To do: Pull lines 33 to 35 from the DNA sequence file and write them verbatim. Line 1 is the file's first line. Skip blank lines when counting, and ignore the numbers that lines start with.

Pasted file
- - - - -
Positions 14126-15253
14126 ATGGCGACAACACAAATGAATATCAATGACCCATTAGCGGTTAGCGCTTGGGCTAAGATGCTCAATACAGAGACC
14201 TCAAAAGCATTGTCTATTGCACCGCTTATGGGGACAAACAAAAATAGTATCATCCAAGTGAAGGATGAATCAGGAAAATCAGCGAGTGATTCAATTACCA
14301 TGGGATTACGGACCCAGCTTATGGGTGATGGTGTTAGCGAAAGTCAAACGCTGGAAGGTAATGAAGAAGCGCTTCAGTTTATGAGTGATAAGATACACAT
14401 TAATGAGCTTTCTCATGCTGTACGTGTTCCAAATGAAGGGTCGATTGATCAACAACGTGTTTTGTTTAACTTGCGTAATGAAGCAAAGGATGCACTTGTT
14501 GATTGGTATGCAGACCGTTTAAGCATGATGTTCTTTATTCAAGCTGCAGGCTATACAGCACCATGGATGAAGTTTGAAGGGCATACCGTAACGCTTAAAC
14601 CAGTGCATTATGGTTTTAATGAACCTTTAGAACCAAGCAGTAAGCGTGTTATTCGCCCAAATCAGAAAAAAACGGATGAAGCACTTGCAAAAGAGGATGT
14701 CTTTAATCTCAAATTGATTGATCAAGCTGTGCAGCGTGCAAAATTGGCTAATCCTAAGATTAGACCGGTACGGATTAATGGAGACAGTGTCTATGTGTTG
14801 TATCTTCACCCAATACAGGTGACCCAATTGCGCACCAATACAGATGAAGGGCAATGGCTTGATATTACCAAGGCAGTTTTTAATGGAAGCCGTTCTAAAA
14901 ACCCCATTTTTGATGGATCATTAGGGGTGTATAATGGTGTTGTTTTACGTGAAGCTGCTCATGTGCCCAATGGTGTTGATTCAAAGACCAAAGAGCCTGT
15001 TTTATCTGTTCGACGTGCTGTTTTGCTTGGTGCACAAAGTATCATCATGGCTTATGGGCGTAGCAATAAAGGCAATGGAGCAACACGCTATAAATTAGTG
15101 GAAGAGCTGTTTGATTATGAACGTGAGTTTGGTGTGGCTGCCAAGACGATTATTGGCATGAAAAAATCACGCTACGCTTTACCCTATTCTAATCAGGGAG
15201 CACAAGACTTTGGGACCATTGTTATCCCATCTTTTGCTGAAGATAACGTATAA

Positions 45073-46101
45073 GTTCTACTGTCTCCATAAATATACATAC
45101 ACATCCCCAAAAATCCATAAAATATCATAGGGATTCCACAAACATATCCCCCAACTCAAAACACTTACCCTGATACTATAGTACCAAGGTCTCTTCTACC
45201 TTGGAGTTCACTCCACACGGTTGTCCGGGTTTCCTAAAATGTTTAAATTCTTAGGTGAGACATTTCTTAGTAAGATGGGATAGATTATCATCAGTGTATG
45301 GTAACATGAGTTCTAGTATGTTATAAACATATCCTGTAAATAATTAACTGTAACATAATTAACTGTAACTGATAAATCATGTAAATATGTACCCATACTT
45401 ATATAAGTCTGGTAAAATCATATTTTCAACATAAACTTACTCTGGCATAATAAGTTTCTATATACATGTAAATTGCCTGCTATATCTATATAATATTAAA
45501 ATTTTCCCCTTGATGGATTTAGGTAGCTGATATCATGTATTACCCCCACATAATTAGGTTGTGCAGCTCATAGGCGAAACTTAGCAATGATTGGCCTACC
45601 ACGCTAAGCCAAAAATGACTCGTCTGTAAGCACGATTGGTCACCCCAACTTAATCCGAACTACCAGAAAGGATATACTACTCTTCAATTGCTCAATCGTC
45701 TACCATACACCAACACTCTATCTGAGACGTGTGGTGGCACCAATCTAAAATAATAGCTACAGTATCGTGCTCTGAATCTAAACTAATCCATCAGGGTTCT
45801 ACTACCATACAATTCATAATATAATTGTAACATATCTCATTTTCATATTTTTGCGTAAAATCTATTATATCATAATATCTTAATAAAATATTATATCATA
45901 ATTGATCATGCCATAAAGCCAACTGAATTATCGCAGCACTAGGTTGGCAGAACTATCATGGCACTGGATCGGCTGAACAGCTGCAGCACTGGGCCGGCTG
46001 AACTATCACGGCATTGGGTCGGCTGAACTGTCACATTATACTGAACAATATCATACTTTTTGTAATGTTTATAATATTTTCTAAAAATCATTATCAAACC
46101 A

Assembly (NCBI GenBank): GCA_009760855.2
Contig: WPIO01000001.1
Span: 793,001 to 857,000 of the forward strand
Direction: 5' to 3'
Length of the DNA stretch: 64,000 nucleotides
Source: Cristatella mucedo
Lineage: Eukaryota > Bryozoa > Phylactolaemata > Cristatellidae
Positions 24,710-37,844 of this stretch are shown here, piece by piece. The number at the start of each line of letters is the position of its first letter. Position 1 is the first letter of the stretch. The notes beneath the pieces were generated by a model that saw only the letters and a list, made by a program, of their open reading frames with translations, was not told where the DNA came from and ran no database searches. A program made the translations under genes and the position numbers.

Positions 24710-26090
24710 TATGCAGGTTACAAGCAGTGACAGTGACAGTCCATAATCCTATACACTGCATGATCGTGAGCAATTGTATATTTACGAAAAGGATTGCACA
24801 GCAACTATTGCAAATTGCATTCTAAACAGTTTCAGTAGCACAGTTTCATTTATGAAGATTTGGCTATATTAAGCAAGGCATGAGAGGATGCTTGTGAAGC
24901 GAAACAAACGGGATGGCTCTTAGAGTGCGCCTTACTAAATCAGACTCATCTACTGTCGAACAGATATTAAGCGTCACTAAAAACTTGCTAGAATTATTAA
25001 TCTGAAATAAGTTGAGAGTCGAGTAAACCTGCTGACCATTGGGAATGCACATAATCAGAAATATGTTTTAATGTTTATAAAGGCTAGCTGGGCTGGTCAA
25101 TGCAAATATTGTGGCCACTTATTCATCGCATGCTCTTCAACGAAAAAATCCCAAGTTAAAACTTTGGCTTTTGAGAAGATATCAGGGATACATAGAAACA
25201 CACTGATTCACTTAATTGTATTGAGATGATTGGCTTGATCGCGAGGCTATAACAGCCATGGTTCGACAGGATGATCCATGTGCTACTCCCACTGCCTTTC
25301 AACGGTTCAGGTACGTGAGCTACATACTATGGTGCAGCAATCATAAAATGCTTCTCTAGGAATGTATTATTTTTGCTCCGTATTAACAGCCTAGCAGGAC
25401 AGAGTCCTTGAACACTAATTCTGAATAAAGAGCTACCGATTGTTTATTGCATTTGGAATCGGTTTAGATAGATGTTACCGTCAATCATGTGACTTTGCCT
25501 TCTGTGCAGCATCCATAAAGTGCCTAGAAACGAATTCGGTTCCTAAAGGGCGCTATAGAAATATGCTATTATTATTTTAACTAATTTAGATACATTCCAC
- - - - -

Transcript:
Lineage: Eukaryota > Bryozoa > Phylactolaemata > Cristatellidae
Positions 24,710-37,844 of this stretch are shown here, piece by piece. The number at the start of each line of letters is the position of its first letter. Position 1 is the first letter of the stretch. The notes beneath the pieces were generated by a model that saw only the letters and a list, made by a program, of their open reading frames with translations, was not told where the DNA came from and ran no database searches. A program made the translations under genes and the position numbers.

Positions 24710-26090